Martin O May MOH

b. 18/04/1922 Phillipsburg, New Jersey. d. 21/04/1945 Iegusuku-Yama, Japan.

DATE OF MOH ACTION: 19-20/04/1945 Iegusuku-Yama, Japan.

Martin O May MOH

Born and raised in Phillipsburg, New Jersey, May graduated from Phillipsburg High School in the class of 1941.

May joined the Army from Phillipsburg in November 1942, and by April 19, 1945, was serving as a private first class in the 307th Infantry Regiment, 77th Infantry Division. On that day and the next two days, at legusuku-Yama on Ie Shima in the Ryukyu Islands during the Battle of Okinawa, he manned his machine gun despite intense Japanese fire. He repeatedly refused to withdraw, even after being seriously wounded, and held his ground until being killed. For these actions, he was posthumously awarded the Medal of Honor on January 25, 1946.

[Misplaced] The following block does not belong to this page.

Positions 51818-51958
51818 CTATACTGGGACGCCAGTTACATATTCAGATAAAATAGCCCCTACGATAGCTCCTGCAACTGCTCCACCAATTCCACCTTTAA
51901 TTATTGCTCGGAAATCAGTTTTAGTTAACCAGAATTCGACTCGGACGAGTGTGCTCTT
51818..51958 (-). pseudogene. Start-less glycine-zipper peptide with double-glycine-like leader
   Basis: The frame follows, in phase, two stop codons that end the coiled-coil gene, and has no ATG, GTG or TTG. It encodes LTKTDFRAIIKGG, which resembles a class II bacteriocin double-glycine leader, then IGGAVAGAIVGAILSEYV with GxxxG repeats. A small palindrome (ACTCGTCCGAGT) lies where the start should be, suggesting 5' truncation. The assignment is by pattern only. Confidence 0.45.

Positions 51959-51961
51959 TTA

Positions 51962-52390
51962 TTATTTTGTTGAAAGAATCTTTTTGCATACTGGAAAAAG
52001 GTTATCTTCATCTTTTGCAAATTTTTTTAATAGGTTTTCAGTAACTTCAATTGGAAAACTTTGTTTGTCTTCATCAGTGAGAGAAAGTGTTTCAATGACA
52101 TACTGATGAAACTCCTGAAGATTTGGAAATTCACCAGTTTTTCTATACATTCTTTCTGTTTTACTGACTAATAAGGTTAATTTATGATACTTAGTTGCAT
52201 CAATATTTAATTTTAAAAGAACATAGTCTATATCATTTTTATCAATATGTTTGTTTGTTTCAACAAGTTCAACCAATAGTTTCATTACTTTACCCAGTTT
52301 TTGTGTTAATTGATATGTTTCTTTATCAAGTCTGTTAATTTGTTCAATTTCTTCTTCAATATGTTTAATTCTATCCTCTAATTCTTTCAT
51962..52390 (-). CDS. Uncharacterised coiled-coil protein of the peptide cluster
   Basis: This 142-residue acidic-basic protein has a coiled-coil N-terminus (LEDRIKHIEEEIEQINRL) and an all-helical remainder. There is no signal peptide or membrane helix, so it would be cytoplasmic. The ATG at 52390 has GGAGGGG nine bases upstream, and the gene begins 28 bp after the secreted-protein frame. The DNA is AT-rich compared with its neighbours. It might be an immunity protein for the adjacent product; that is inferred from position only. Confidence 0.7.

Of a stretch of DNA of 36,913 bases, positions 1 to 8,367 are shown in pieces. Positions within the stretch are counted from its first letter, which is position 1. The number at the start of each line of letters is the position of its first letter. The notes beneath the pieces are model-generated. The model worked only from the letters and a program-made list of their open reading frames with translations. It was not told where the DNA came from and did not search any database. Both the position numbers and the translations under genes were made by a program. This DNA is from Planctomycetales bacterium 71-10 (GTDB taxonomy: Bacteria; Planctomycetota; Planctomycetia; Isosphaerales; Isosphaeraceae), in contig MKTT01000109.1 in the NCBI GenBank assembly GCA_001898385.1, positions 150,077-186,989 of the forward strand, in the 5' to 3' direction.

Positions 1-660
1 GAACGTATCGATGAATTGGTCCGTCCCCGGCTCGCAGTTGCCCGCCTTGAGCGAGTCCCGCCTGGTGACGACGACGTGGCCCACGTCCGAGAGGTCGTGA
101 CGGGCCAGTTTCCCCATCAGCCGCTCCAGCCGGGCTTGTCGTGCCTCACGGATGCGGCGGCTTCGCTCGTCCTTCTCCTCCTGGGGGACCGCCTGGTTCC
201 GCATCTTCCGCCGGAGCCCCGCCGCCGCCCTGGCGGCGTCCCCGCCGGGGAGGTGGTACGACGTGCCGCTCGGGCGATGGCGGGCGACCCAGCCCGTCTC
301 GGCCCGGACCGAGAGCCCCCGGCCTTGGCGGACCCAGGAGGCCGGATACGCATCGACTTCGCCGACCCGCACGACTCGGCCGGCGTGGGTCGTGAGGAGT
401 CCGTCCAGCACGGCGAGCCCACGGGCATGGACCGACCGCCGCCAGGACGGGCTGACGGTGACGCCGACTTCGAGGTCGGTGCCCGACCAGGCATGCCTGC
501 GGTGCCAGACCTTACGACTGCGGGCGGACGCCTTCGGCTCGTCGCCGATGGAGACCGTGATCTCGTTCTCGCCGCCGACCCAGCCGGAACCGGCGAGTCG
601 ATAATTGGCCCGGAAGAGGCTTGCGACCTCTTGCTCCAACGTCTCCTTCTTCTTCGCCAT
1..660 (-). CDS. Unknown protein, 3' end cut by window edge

He gallantly maintained a three-day stand in the face of terrible odds when American troops fought for possession of the rugged slopes of Iegusuku-Yama on Ie-shima, Ryukyu Islands. After placing his heavy machine gun in an advantageous yet vulnerable position on a ridge to support riflemen, he became the target of fierce mortar and small-arms fire from the counterattacking Japanese. He repulsed this assault by sweeping the enemy with accurate bursts while explosions and ricocheting bullets threw blinding dust and dirt about him. He broke up a second counterattack by hurling grenades into the midst of the enemy forces, and then refused to withdraw, volunteering to maintain his post and cover the movement of American riflemen as they reorganized to meet any further hostile action. The major effort of the enemy did not develop until the morning of 21 April. It found Pfc. May still supporting the rifle company in the face of devastating rifle, machine-gun, and mortar fire. While many of the friendly troops about him became casualties, he continued to fire his machine gun until he was severely wounded and his gun rendered useless by the burst of a mortar shell. Refusing to withdraw from the violent action, he blasted fanatical Japanese troops with hand grenades until wounded again, this time mortally. By his intrepidity and the extreme tenacity with which he held firm until death against overwhelming forces, Pfc. May killed at least 16 Japanese, was largely responsible for maintaining the American lines, and inspired his comrades to efforts which later resulted in complete victory and seizure of the mountain stronghold.